16 But He said to him: A certain man made a great supper, and invited many.

      Commentary on Verse 16: By this man we are to understand Christ Jesus, the great mediator between God and man. He sent his servants, at supper-time, to say to them that were invited, that they should come; i.e. He sent His apostles to call the people of Israel, who had been invited to His supper on almost innumerable occasions: but they not only refused the invitation, but also murdered the Lord who had invited them. We may remark, that the three different excuses exactly agree with what St. John says: All that is in the world is the concupiscence of the flesh, and concupiscence of the eyes, and the pride of life. The one says, I have married a wife, by which may be understood the concupiscence of the flesh; another says, I have bought five yoke of oxen, by which is denoted the concupiscence of the eyes; and the pride of life is signified by the purchase of the farm, which the third alleges in his justification. S. Aug. de verb. Dei.

    17 And he sent his servant at the hour of supper to say to them that were invited, that they should come, for now all things are ready.

    18 And they began all at once to make excuse. The first said to him: I have bought a farm, and I must needs go out and see it: I pray thee, hold me excused.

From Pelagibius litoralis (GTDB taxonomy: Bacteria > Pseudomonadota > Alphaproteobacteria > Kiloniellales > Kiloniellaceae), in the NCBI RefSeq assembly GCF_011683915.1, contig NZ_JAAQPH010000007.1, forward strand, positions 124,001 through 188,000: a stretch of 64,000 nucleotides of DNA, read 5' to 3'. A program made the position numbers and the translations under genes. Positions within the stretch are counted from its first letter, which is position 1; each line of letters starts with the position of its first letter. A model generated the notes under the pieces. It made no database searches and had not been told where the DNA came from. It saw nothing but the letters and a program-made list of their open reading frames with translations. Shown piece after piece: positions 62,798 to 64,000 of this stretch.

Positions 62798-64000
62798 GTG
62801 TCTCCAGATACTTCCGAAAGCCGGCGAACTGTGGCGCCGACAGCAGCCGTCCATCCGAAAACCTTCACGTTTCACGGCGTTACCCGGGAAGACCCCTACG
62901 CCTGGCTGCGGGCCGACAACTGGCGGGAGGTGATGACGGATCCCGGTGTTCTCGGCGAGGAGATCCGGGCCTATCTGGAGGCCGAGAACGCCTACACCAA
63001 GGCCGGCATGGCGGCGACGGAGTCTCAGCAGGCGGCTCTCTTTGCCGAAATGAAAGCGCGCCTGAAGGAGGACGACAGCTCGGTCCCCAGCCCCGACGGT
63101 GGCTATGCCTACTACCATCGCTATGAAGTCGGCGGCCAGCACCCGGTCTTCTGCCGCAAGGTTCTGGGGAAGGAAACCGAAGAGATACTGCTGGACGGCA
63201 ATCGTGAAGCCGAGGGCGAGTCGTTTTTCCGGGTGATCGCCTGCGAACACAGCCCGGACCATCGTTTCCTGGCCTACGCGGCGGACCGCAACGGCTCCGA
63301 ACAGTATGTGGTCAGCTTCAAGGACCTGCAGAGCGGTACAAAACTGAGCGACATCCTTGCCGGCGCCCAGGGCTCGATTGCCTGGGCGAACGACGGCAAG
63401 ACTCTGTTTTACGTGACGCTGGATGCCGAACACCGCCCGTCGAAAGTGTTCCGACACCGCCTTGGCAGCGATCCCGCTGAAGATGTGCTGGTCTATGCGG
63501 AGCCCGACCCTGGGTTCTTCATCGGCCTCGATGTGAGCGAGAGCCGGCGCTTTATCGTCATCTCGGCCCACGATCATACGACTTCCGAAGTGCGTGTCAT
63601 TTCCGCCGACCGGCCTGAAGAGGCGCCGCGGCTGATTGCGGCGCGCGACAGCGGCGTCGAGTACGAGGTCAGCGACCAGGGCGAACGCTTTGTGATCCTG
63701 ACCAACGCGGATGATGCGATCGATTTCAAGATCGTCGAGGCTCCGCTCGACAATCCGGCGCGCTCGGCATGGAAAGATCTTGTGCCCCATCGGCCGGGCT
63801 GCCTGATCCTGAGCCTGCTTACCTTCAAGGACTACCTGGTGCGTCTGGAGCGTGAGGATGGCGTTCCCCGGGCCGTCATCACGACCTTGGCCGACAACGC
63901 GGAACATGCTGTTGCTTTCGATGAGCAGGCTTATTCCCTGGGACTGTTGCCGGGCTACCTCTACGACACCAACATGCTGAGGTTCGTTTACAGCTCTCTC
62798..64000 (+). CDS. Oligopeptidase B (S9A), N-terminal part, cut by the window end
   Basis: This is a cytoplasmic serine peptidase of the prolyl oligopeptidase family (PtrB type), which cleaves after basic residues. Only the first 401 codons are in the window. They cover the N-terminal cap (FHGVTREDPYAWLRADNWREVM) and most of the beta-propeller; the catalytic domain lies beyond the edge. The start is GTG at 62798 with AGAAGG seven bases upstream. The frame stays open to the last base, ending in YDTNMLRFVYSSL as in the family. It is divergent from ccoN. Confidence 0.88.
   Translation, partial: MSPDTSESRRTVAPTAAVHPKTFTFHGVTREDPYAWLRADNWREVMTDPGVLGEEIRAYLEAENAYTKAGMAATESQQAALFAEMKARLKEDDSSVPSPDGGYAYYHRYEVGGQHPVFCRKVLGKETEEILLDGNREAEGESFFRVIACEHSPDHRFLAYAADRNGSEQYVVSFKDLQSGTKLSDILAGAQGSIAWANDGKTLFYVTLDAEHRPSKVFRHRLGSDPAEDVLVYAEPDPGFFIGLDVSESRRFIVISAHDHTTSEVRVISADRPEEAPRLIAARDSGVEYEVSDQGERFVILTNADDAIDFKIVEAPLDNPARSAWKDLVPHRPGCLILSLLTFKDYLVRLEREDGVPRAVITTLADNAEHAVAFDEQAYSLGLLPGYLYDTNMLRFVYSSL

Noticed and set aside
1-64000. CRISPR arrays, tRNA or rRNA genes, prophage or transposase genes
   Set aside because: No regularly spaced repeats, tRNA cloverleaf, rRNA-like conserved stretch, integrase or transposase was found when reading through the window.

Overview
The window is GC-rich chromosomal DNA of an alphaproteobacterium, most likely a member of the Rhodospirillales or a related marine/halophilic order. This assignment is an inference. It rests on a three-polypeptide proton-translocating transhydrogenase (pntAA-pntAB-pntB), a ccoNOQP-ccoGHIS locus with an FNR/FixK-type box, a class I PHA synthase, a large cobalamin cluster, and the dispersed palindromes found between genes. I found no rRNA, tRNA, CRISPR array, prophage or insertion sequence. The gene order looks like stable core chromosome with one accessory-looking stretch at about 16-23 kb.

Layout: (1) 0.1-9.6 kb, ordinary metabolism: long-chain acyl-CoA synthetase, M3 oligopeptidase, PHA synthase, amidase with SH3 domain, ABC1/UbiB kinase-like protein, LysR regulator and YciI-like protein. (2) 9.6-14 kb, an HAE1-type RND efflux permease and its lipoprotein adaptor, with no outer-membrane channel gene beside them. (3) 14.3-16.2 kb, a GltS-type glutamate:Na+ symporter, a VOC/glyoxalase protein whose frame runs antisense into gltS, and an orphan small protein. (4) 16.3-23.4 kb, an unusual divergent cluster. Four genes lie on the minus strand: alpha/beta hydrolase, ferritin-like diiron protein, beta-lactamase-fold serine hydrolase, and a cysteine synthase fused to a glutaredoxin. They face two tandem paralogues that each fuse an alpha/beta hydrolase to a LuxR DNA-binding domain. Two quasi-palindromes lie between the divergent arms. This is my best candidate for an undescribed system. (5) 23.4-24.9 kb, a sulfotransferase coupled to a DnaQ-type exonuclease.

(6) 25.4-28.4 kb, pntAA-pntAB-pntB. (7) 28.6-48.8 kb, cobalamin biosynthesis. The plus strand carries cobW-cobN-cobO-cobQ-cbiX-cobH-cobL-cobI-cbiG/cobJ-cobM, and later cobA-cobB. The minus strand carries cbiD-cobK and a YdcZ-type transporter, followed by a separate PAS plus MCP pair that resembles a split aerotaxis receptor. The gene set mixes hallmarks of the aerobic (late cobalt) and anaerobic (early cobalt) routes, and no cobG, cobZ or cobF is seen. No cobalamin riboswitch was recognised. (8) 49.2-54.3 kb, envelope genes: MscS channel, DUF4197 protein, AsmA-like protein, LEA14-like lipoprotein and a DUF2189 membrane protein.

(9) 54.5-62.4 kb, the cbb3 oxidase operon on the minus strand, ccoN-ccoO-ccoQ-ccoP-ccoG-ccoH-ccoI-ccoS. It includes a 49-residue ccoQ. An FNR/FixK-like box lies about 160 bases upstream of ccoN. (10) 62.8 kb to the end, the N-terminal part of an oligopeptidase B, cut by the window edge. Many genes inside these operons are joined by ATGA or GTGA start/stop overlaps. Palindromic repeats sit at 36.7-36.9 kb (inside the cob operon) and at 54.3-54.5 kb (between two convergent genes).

19 And another said: I have bought five yoke of oxen, and I go to try them: I pray thee, hold me excused.

    20 And another said: I have married a wife, and therefore I cannot come.

    21 And the servant returning, told these things to his lord. Then the master of the house, being angry, said to his servant: Go out quickly into the streets and lanes of the city, and bring in hither the poor, and the feeble, and the blind, and the lame.

    22 And the servant said: Lord, it is done as thou hast commanded, and yet there is room.

    23 And the Lord said to the servant: Go out into the highways and hedges, and compel them to come in, that my house may be filled.

      Commentary on Verse 23: Compel them to come in. This is almost the only expression in the New Testament, which can give to the intolerant a plea for persecution. The spirit of the gospel is the spirit of mildness, and the compulsion which it authorizes to bring infidels or heretics into the Church, is such as we use towards our friends, when we press them to accept of our hospitality. The great pope, St. Gregory, forbade the Jews to be persecuted in Rome, who refused to receive the faith of Christ "That is a new and unheard of kind of preaching," says he, "which demands assent by stripes."

    24 But I say unto you, that none of those men that were invited, shall taste of My supper.